I found this story by By Leslie Berestein, a Union -Tribune Staff Writer to be very inspiring. This downtown San Diego event Stand Down, is going on it's 22nd year. It is expected to help about 900 of our veterans. I hope by positng this event it will inspire others to start their first annual Stand Down in their area. All things are possible when people come together for a good cause.
Stand Down is organized by Veterans Village of San Diego, a nonprofit organization that runs various support and rehabilitation programs for vets. For each year's event, the group partners with charities, businesses, agencies and military personnel.
Andre Ogden knew his wisdom tooth would have to come out, even before a Navy dentist told him so yesterday.
Ogden, a former soldier, had nursed a toothache for months. But he didn't have the money to do anything about it. He has been living at a local homeless shelter.
"That tooth has been bothering me for a long, long time," said Ogden, 26, who still sports a military-style crew cut.
He and dozens of other military veterans sat in the shade of a camouflage tent waiting for free dental work, one of the many services provided to homeless vets as part of the 22nd annual Stand Down at San Diego High School.
The three-day event, which will last through tomorrow, is expected to draw about 900 people. It brings together civilian and military volunteers who offer the veterans temporary shelter, clothing, food and clean water for showers, along with legal, medical, dental and mental-health services.
Yesterday, the school's upper athletic field was a sea of khaki and olive-green tents that had been put up by Marines. The tents housed services ranging from a Navy-run medical clinic to a mobile courtroom of the county's Department of Child Support Services that's designed to help homeless veterans who owe child support.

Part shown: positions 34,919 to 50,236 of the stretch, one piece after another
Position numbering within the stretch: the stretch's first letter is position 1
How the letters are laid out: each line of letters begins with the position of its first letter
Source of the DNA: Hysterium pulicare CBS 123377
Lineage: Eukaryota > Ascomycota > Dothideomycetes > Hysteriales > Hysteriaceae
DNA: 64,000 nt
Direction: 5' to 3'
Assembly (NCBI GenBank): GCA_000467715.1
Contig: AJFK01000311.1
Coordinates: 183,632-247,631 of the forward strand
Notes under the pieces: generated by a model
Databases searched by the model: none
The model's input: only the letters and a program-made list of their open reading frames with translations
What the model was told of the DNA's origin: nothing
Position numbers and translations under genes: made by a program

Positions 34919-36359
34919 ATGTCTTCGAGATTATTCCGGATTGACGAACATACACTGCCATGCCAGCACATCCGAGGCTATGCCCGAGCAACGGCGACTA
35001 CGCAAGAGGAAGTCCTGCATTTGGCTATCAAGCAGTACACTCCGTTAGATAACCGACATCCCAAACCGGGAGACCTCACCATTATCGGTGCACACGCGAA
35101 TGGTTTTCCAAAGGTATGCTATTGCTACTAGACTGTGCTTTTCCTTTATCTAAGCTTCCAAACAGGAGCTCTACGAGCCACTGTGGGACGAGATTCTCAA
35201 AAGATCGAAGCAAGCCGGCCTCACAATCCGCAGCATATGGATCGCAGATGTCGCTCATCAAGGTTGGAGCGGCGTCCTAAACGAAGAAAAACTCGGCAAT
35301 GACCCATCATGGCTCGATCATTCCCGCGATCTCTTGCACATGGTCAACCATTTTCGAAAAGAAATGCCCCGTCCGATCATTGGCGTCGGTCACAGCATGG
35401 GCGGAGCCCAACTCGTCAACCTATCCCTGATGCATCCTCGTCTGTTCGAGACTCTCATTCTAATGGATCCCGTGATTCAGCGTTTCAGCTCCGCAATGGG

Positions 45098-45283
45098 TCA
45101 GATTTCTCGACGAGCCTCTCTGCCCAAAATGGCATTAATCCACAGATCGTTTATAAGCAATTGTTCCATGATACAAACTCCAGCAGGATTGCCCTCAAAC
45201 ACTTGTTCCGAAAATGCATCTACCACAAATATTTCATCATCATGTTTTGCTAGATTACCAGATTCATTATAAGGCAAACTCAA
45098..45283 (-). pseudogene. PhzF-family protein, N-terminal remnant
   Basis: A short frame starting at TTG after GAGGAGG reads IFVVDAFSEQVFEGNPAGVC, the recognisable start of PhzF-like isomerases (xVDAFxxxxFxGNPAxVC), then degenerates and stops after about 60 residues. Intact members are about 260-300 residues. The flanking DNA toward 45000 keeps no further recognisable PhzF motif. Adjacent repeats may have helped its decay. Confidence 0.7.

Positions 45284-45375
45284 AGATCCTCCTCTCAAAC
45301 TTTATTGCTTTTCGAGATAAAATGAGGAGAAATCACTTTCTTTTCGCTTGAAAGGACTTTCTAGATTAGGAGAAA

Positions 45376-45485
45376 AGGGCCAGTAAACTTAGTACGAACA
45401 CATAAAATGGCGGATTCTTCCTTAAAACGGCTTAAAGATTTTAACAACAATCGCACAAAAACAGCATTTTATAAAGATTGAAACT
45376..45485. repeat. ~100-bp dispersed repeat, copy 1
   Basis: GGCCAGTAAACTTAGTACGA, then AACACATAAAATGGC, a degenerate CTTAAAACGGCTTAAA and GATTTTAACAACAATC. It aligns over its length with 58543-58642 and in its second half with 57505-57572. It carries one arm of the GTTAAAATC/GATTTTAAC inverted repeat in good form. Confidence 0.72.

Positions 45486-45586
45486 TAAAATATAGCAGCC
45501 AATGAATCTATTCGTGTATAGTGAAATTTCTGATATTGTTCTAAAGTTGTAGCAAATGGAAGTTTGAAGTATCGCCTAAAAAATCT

"It's a three-day, how-do-I-change-my-life event," said Stand Down coordinator Darcy Pavich, a former Navy chaplain and now the staff chaplain for Veterans Village.
Pavich and her volunteer staff try to offer long-term assistance, as well.
This includes referring homeless veterans to shelters and recommending mental-health and substance-abuse treatment for those who need it. The less time a person has spent on the street, the easier it is to get him or her off it, Pavich said.
"A lot of veterans who struggle daily, they come in here and remember a time when they were proud," she said.
Ogden said he wasn't always down on his luck.
He served at a weapons-testing facility near Washington, D.C., then left the military and became an independent truck driver near Houston.
When Hurricane Ike struck in September, he said, it destroyed his tractor-trailer. His insurance policy didn't offer enough coverage for him to replace the vehicle.
Ogden started working odd jobs, but those dried up when the economy soured.
Two weeks ago, he arrived in San Diego County and landed at a shelter in Escondido, where he's staying while he looks for work.
"I'm trying to focus on getting my résumé built up," Ogden said.
And come Monday, he won't have a toothache to distract him.